“Gone Girl,” the latest film from director David Fincher (“The Girl with the Dragon Tattoo”) is a tough film to write about, both because of its complexities and its surprises. Without spoiling anything, the film, based on Gillian Flynn’s novel of the same name, is a deconstruction of the typical murder-mystery thriller, as only Fincher could achieve.
Audiences will have a wide assortment of reactions to “Gone Girl” and all of its twisting, maniacal ways. It’s a mystery-thriller with an odd dash of dark humor; it’s a psychological drama in the weirdest sense. Its twists and turns are only made more brutal and shocking and thought-provoking by the audience’s emotional connection to the fragile institution of marriage.
When Nick Dunne’s (Ben Affleck, “Argo”) wife, Amy Dunne (Rosamund Pike, “The World’s End”), goes missing one day, he is dragged into a media circus and police investigation. What sets the film apart from others in its genre is its narrative style, told in many ways through flashbacks and narration. Few films pack such a psychological punch with so much deception.
Films like “Shutter Island” can keep the secret from you and then unpack it all in the very end, laying bits and pieces for the audience as clues throughout. But “Gone Girl” will leave you thinking long after its conclusion. And even after the mystery is solved, it’s hard not to think about what’s true and what’s false.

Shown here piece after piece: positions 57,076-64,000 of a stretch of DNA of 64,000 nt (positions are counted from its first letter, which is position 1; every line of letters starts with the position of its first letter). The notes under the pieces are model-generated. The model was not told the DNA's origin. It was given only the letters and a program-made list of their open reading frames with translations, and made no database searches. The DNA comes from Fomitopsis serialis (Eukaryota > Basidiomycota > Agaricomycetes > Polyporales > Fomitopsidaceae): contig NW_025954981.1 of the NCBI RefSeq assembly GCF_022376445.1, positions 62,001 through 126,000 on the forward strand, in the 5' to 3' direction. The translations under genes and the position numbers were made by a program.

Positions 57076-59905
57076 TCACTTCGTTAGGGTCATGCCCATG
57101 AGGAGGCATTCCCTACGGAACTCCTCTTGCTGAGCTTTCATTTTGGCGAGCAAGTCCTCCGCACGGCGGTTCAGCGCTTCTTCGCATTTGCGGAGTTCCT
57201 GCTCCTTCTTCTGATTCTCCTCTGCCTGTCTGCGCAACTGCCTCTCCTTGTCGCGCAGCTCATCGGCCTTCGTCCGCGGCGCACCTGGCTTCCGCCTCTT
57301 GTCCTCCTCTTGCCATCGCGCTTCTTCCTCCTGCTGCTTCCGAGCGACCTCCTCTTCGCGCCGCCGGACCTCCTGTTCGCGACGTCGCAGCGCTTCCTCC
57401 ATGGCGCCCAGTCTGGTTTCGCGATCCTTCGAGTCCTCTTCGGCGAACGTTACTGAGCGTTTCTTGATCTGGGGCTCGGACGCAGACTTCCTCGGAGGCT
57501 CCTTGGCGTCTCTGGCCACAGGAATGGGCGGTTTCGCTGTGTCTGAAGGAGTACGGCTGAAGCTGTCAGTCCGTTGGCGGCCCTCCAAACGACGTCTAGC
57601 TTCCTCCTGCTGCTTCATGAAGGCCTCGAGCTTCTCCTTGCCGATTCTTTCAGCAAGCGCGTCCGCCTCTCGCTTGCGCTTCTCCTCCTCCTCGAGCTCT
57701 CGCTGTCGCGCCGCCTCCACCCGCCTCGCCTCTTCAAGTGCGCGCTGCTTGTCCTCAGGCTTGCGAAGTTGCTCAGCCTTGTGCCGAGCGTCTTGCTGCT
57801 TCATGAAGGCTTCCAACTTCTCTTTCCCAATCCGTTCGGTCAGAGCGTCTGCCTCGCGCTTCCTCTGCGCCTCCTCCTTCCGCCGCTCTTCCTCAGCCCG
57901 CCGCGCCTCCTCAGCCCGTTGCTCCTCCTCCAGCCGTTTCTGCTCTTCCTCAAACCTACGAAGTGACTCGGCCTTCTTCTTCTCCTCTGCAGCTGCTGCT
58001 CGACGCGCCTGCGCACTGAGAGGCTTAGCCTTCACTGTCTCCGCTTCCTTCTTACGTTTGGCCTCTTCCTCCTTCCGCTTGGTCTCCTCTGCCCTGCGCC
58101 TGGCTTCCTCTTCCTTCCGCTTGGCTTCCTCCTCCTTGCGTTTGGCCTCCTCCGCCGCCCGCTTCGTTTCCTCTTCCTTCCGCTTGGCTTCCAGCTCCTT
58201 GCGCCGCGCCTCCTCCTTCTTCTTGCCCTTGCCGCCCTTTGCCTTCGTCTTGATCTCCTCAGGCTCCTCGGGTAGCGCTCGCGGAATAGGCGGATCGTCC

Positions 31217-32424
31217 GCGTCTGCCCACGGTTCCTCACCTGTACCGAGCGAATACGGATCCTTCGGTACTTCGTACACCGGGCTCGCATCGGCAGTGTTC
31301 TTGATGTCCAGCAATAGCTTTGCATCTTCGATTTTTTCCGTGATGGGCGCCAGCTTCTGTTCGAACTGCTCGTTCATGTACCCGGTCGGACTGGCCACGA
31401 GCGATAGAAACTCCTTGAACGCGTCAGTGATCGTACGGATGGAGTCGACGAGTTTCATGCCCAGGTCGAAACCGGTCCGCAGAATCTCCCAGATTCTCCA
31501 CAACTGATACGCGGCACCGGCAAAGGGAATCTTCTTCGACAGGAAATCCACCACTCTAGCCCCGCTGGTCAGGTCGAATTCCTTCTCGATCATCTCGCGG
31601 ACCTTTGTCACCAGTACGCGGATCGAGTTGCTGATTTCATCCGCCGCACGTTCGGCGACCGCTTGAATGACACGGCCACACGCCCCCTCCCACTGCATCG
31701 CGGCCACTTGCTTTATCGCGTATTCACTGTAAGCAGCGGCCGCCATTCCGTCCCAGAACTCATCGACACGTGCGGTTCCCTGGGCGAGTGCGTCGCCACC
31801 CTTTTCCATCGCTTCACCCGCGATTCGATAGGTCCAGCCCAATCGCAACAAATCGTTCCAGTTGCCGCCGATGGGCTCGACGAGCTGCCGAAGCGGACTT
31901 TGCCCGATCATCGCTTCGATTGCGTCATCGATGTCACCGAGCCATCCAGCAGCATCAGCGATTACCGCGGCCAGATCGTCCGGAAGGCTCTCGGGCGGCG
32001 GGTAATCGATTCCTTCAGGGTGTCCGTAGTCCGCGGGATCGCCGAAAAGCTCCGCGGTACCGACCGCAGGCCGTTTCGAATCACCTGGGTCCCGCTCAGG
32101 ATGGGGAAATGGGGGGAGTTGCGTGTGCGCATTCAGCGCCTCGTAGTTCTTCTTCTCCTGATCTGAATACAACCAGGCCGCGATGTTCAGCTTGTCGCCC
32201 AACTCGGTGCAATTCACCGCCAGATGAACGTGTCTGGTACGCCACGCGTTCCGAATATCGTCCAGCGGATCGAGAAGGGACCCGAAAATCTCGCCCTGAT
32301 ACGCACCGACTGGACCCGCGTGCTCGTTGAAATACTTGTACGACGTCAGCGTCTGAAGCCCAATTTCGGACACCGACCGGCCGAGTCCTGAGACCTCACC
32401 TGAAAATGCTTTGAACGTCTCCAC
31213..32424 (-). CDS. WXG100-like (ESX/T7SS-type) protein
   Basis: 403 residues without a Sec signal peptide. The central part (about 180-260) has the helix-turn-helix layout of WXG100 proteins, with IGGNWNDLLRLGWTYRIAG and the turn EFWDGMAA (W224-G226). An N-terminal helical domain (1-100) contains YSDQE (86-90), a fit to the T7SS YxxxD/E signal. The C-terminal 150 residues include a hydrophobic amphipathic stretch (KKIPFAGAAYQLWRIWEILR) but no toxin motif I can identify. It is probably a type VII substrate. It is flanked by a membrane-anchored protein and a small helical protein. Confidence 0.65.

The film can be brutally self-aware at times, made more noticeable at its mid-point. “Brutally” because the film punches you in the face with its themes and questions of marriage, male superiority and resentment, and “womanly” duties. These things don’t come to fruition until it’s realized that not everything is as cut-and-dry as the media and law enforcement wish it to be. On its surface, “Gone Girl” may be a mystery-thriller, but at its core it is a love story in the most twisted sense.
Fincher has taken on crime thrillers before—“Se7en,” “Zodiac,” “The Girl with the Dragon Tattoo”—but none as mentally deceptive as this. “Fight Club” comes to mind, but as far as his crime dramas go, Fincher pulled out everything in his arsenal for “Gone Girl,” thanks in large part to Flynn, who also wrote the screenplay. Their vision, though, is captured brilliantly by a surprising cast.
Affleck is cold as ice in his portrayal of Nick, as he should be. Pike is a powerhouse in her performance. Saying more would ruin it. Neil Patrick Harris (“A Million Ways to Die in the West”) and Tyler Perry (“The Single Moms Club”) are the most surprising, stepping out of their comfort zones as a wealthy stalker and a brilliant lawyer, respectively. They elevate the principal cast with supporting performances that they nail.
“Gone Girl” is a wonderful deconstruction of love and marriage, the glue that holds them together and the ways it can all be torn down; it’s a dissection of the responsibilities and view of men and women in society and the media. When all is said and done, “Gone Girl” answers its questions, but it also leaves you wondering who’s the real bad guy here. Maybe that’s the point. Maybe there isn’t one. Maybe we’re all just crazy.